Our Pedagogical Wishlist: Dreaming of The Perfect Teaching Technologies

Every Tuesday here at the Futures Initiative, our fellows and staff gather, update one another on our work, and brainstorm solutions to complex problems.  A key component of our work is professionalization and helping our cozy community of scholars blossom into the best versions of themselves. The content of this blog post originated in our 9/26 weekly meeting, where Chris McGuinness led the group through a discussion about the future of educational technology. The text of this activity has been edited and reformatted to fit a wider, public audience.

Here at the Futures Initiative, we’re always considering how to become better educators and scholars, and what we could change or implement to build a university worth fighting for. Recently, during one of our weekly full-staff meetings, fellow Chris McGuiness led a roundtable discussion on the futures of educational technology. The whole team came together, and imagined what pedagogical tools we would want to implement, if there were no financial or technical limitations. We found ourselves thinking in different but equally fascinating directions – and what follows is a wishlist of all the technologies we wished we could bring into the classroom. If your institution happens to have near-infinite resources, add these items to your budget!

A Camera – Who doesn’t love a good picture? Photography helps our students better understand and write about their neighborhoods, their families, and their personal histories . Photography allows us to incorporate issues of social justice into our teaching , and talk about diversity and the archive in a much more tangible way. (Coline and Beiyi)

A Blackbox Theatre – Whether you’re teaching introduction to performance studies or the history of theatre, actually having hands-on experience with the mechanics of a transformable, educational space allows for a more of a visual representation of how staging and different types of performance happen (Jasmeene)

Interactive Maps, Digital or Otherwise – It can be really difficult to understand our place in the world, especially without any sense of direction. Whether you’re studying coastlines or just doing some introspection, our students always benefit from getting their hands on learning, literally. By asking students to map their journeys to school, their neighborhoods, or even their minds, our hope is that we get students to be more introspective and purposeful in their daily activities (Beiyi, Jasmeene, Will)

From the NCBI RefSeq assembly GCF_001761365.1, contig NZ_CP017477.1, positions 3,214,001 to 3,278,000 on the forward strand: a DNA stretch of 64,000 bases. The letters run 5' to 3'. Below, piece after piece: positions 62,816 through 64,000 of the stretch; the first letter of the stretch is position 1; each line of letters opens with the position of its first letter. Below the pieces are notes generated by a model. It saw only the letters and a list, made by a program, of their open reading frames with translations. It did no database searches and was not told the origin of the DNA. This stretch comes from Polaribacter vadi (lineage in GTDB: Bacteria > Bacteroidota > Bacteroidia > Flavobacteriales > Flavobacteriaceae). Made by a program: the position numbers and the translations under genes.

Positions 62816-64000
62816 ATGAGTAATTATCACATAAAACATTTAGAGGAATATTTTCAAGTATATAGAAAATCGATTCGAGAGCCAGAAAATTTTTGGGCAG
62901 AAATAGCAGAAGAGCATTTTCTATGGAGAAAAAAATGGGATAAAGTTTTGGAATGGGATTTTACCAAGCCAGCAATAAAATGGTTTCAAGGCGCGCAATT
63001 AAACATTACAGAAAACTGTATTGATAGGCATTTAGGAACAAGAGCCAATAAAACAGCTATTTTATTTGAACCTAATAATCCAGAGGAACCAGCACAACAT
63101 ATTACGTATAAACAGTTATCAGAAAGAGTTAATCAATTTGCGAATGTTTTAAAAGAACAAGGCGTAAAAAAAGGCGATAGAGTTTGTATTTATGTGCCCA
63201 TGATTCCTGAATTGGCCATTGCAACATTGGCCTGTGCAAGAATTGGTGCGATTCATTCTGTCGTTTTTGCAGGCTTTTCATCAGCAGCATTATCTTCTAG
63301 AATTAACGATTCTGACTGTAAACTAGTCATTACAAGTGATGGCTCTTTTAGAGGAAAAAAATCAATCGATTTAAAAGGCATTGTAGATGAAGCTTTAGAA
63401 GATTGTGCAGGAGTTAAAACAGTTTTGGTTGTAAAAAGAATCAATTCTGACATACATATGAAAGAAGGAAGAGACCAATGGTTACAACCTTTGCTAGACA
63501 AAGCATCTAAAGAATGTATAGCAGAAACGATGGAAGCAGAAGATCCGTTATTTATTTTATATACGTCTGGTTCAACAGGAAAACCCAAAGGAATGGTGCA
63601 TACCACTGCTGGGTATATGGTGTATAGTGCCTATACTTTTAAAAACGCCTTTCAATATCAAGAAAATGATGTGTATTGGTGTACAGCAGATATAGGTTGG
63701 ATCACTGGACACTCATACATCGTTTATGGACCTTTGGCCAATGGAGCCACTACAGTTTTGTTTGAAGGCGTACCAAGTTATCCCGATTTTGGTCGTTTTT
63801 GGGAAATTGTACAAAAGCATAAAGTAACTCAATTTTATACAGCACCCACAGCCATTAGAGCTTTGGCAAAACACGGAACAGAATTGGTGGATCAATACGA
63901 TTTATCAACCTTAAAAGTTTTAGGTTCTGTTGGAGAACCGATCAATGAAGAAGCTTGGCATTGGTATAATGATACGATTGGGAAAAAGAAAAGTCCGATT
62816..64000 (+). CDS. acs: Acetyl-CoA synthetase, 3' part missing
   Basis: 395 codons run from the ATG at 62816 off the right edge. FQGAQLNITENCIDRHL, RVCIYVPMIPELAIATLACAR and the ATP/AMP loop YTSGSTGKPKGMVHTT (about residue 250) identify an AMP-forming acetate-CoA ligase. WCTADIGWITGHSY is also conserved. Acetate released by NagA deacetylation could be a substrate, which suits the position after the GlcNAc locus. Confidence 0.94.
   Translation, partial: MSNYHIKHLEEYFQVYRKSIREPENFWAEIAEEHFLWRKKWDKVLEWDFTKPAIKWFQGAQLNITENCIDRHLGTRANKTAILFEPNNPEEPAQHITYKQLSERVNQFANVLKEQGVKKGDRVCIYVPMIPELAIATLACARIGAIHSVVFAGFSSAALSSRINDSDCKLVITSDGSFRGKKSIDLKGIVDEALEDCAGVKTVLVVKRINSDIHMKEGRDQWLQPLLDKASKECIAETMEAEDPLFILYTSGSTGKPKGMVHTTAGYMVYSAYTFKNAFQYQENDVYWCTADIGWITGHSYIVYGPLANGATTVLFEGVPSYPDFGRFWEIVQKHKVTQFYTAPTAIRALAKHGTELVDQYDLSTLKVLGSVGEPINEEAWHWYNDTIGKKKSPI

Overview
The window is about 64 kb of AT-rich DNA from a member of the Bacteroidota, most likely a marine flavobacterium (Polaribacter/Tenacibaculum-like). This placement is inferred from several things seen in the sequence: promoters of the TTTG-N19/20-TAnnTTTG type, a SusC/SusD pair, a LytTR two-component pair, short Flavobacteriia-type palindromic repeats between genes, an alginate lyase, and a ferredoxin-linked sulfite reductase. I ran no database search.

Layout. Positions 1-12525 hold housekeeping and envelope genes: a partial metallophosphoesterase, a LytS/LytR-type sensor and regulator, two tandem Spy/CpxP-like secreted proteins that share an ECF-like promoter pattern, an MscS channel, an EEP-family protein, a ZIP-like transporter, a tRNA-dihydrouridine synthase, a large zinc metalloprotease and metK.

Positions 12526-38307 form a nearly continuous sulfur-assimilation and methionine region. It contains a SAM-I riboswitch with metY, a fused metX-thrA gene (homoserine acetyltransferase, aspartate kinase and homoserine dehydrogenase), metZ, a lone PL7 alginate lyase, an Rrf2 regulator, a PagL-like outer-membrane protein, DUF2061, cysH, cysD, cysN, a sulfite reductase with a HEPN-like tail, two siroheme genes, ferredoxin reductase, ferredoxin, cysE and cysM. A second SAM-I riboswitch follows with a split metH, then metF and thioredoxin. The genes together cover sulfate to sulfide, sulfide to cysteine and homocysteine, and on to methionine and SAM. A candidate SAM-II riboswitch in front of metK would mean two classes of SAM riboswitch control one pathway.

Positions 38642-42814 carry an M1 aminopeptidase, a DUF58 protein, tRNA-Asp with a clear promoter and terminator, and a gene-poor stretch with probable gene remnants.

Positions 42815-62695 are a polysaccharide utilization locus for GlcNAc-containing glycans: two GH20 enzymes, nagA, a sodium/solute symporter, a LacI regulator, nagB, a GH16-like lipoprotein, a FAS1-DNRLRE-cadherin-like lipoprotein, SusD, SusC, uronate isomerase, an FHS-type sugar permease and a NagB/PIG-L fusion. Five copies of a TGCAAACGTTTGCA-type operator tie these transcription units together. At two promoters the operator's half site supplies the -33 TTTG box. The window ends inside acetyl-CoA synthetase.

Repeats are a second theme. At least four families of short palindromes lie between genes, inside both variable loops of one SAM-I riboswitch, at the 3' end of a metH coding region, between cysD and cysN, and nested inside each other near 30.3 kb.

VR Headsets – When we’re in “meatspace,” there are inescapable realities we have to deal with – our bodies, and their physicalities and limitations. But when you’re fully within cyberspace, the possibilities of who you can be are truly limitless. So many misunderstandings, prejudice, stereotypes are reinforced because of limited exposure to different groups. In a totally VR space, our students would experience reality in wholly new ways, activating a wider empathy and a depth of sensory immersion we can only just imagine. (Rod, Lauren)

A Traditional Printing Press & Bookbinding supplies – We take so much for granted in our daily lives, it can be really difficult to appreciate all the labor that goes into everyday objects, especially when you think more historically. The ordinary book, for example, once required a team of several individuals, each one responsible for one step in the process of making a manuscript: Dredging paper together from pulpy fiber; cutting and aligning the paper into the ideal shape; organizing the characters into the printing press; rolling ink across the letters and beating the ink to an even layer; Pressing the print into the page with a startling amount of strength; binding the page together with thread and leather. Studying these steps, our students would get a much grander appreciation of the physical labor of operation and economic effects of printing – rethinking how we distribute knowledge and wealth. (Cathy, Will)

A Sound Room – Have you ever heard a noise, and wanted to just live in it? This is the ideal way to experience that emotion. Imagine if you will, a room filled with floor-to-ceiling speakers that sonorously bathes you in music, a space without any words, just relaxing sounds enveloping you into a cocoon of auditory appreciation. Ideal for your budding musicologists, and those who study sounds in all forms! (Kelsey)

Pencils – the most unassuming of writing implements, pencils come with the most important tool in the classroom: forgiveness. Those little erasers balance out the graphite point, and remind us that we already have the tools we need without a lot of excess. (Recommend by Faculty Co-Chair, Shelly Eversley

Put together, our list here highlights a few core virtues that all of us at the Futures Initiative firmly believe in: that innovations in technology and pedagogy are essentially linked; that teaching empathy & understanding is always the goal of higher education; and that even without all these dreamy tools, it only takes a pencil and a group willing to come together and write to change the world forever.


The Futures Initiative
The Graduate Center, CUNY
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